The President, as Commander in Chief of all the military forces, exercised his control through a chain of command extending downward through the Secretary of Defense, the Joint Chiefs of Staff (JCS), and the commanders of certain unified and specified commands. The Secretary of Defense, a member of the President's Cabinet, was responsible for directing the services and for advising the President on military matters. Under his jurisdiction the Army, Navy, and Air Force were organized into separate departments. 
The Joint Chiefs of Staff, composed of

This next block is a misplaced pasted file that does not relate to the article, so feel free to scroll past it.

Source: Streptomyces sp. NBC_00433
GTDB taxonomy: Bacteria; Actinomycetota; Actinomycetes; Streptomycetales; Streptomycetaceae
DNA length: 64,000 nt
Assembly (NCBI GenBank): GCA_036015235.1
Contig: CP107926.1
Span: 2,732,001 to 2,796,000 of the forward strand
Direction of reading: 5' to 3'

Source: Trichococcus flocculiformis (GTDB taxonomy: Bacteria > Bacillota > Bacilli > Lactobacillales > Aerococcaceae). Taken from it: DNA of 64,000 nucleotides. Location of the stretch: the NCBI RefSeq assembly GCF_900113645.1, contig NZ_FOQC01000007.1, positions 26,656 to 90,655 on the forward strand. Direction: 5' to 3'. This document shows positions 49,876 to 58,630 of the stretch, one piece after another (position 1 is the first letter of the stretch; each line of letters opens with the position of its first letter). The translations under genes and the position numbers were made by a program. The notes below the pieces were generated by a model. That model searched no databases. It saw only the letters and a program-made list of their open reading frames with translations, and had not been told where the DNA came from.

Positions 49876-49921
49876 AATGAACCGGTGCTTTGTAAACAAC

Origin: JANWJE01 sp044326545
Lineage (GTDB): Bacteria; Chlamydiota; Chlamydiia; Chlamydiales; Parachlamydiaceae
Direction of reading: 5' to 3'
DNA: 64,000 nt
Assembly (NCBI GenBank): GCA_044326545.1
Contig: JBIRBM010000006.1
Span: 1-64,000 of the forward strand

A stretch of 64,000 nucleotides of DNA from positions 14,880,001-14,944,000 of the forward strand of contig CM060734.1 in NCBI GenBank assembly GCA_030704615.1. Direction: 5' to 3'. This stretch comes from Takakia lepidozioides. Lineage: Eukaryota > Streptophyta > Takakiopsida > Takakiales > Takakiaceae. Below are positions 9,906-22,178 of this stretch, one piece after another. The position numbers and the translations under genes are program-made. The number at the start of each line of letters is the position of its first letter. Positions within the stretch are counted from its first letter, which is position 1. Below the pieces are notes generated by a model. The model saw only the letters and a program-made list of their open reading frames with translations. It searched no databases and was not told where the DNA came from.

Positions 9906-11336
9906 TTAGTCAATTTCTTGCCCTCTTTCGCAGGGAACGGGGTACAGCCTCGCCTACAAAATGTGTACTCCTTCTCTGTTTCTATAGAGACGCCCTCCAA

(1) For detailed explanation of changes in Army organization just prior to the outbreak of the Korean War, see Analysis and Explanation of Army organization bill, DA, Feb. 50. (2) The Secretary of the Army was served by an under secretary, two assistant secretaries, and such Army personnel as required. The Chief of Staff's immediate military assistants in 1950 included the vice chief of staff, two deputy chiefs of staff, a comptroller, four assistant chiefs of staff, and a secretary of the general staff. The relationship between the Secretary of the Army and the Chief of Staff kept the Army under civilian control while leaving as much latitude as possible for military planning and operations by the military experts. The Chief of Staff and his deputies coordinated and controlled the operations of the Army at home and abroad as well as planning for future operations. The chain of authority from the Secretary of the Army through the Chief of Staff extended to the Chief, Army Field Forces, to the army commanders in the continental United States, and to the various army commanders overseas. The continental United States was divided into six continental army areas and the Military District of Washington.